After Apple Store Success, Ukrainian Gadget-Maker Concepter Switches to Consulting

Have an idea and want to make hardware devices that can be sold globally? Ukrainian startup Concepter can give you some advice.

For around five years, Concepter has been successfully producing its own hardware, such as two generations of its gadget iBlazr, a wireless flash that affixes to a smartphone to snap better-lit photos. The startup crowdfunded a total of $400,000 for the gadget, which was then successfully sold in Europe’s Apple Inc. stores.

With this experience, Concepter has become a consulting and venture capital firm that now mentors other hardware startups to help them make gadgets from scratch. It offers seed funding, engineering, crowdfunding, and mentorship assistance, as well as market research, and product promotion.

Concepter had been selling iBlazr for three years. But despite the sales success, its CEO Vlad Tislenko understood that making and selling hardware accessories is not something he’d like to do forever.

“You can earn decent money selling gadgets, but it’s always a chase for innovation,” Tislenko told the Kyiv Post, citing the example of Apple’s bestselling iPhone 6, which came out three years ago and which few people now buy. Hardware gadgets have life cycles that sometimes last for less than a year.

“I didn’t want to build a company of hamsters on wheels,” he said. “I wanted something bigger.”

So Tislenko transformed Concepter into a local startup studio space that brings the “best startup ideas to life.”

During only six months, around 150 teams – both local and foreign – came to Concepter with their startup concepts.

Positioning itself as both a consulting firm and a business accelerator for about a year, Concepter has already helped its portfolio startups to raise over $1 million. Now it guides them through marketing and production in China.

Today the company mentors and funds 10 companies.

This includes Delfast, a startup that makes electronic bikes capable of covering 236 miles during a single charge, as well as Lunecase, a smart iPhone case that uses the phone’s energy field as its only power source to deliver notifications about incoming calls based on the wavelength of a cell signal.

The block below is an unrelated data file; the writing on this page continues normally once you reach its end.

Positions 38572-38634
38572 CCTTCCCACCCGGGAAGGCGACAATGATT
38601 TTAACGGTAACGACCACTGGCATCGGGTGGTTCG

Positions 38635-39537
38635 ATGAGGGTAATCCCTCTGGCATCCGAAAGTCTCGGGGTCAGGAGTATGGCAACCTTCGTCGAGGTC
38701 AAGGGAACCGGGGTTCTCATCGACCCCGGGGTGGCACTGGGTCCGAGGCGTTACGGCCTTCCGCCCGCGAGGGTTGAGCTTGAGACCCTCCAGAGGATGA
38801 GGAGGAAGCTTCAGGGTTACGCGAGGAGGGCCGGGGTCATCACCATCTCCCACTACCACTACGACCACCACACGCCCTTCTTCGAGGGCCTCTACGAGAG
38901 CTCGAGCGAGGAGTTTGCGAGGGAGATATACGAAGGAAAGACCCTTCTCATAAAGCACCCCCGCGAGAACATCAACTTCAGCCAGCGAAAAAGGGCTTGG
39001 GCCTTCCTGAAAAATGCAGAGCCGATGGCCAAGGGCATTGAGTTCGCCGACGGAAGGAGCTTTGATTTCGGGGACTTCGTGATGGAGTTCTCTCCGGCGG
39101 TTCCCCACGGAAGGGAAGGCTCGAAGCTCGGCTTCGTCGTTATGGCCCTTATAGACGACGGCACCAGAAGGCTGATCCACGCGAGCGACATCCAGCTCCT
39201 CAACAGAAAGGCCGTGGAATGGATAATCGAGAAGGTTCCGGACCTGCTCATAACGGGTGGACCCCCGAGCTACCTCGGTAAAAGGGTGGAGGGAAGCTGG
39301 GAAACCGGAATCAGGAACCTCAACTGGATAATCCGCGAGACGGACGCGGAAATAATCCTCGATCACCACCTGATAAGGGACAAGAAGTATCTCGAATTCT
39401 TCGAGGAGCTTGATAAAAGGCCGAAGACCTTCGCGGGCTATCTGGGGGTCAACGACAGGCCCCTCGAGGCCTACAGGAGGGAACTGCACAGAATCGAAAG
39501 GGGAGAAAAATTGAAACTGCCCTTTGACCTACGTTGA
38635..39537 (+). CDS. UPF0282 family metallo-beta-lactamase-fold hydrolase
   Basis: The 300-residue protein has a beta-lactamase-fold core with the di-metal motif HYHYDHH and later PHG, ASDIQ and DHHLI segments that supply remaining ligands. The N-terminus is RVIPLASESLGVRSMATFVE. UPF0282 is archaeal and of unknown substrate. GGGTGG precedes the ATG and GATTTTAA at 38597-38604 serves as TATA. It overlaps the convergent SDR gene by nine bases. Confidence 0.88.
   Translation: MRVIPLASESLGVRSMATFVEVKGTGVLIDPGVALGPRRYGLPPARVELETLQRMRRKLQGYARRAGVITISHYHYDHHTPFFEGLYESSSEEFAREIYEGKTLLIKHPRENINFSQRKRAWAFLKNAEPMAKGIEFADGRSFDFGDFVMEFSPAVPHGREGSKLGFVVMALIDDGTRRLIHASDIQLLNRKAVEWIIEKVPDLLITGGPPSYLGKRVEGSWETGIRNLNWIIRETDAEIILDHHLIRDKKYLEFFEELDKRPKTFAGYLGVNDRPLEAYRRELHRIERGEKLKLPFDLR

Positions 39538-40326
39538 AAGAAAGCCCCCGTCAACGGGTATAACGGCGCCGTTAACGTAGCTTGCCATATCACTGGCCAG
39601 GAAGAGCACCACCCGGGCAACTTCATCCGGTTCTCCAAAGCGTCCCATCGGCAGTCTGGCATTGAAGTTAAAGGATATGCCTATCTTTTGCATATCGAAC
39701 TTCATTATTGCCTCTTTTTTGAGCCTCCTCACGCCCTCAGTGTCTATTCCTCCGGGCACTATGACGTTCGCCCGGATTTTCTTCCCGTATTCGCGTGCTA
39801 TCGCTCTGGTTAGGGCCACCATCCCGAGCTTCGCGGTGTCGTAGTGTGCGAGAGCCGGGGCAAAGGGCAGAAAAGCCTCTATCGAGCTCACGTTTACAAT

Apart from hardware startups, Concepter is also helping two non-hardware firms – clothing-retail company Riot Division and Futo, which produces air mattresses that inflate without a pump.

Concepter charges for its consulting services or writes a $20,000 check in return for a 10-percent stake in budding startups. And if it organizes a Kickstarter campaign, it takes 10 percent of the crowdfunded money.

After multiple years on the market, Concepter has a range of partners who can assist startups, including Petcube founder and CEO Yaroslav Azhnyuk, Microsoft software developer Sergii Poplavskiy, and venture capitalist Ali Kutay Yarali.

Additionally, Concepter partners with Microsoft, DepositPhotos, Fablab Fabricator, and Zendesk – tech companies that give startups discounts on products needed to start a tech business.

This year, Concepter has a budget of $100,000 to invest into five new startups. This money was given to the company by household and hygiene goods producer Biosphere Corporation.


Failure leads to success

Donetsk-born Tislenko started Concepter five years ago, at the age of 23.

After studying business management at King’s College London, he borrowed around $10,000 from friends and family to start his company. Since then, his startup has grown into a 30-person tech firm that Tislenko believes can be sold for as much as $4 million.

He says that the high price comes from the talented team, stable turnover, revenue, and equity in different startups.

Concepter de facto is based in Kyiv’s innovation park Unit.City, but has its de jure headquarters in New York City’s Brooklyn neighborhood.

However, the road to success wasn’t all smooth for Concepter. While it was making good money with iBlazr, it also started pouring money into other ideas: wireless headphones, smart cases for iPhones, and a mobile app called “Soul” for tracking and managing time. None of the ideas took off.

During this process, they lost a lot of money. Concepter “burnt” $100,000 on developing and launching the “Soul” app alone.

Now Tislenko believes that if a company has to fail, it should fail fast. Hence, he helps his clients to make a prototype very quickly, see the reaction on the market, and only then act accordingly – either raising money and developing the product or killing the idea.

Tislenko is fine with failing, as he thinks that it helped his company and can help others: “The maximum peak of personal development – as well as the development of a firm – happens precisely in times of extreme stress.

“The lessons we learned give us the confidence to help others create outstanding startups,” he said. “We know very well what you should not do if you’re a startupper.”

Source: Kyiv Post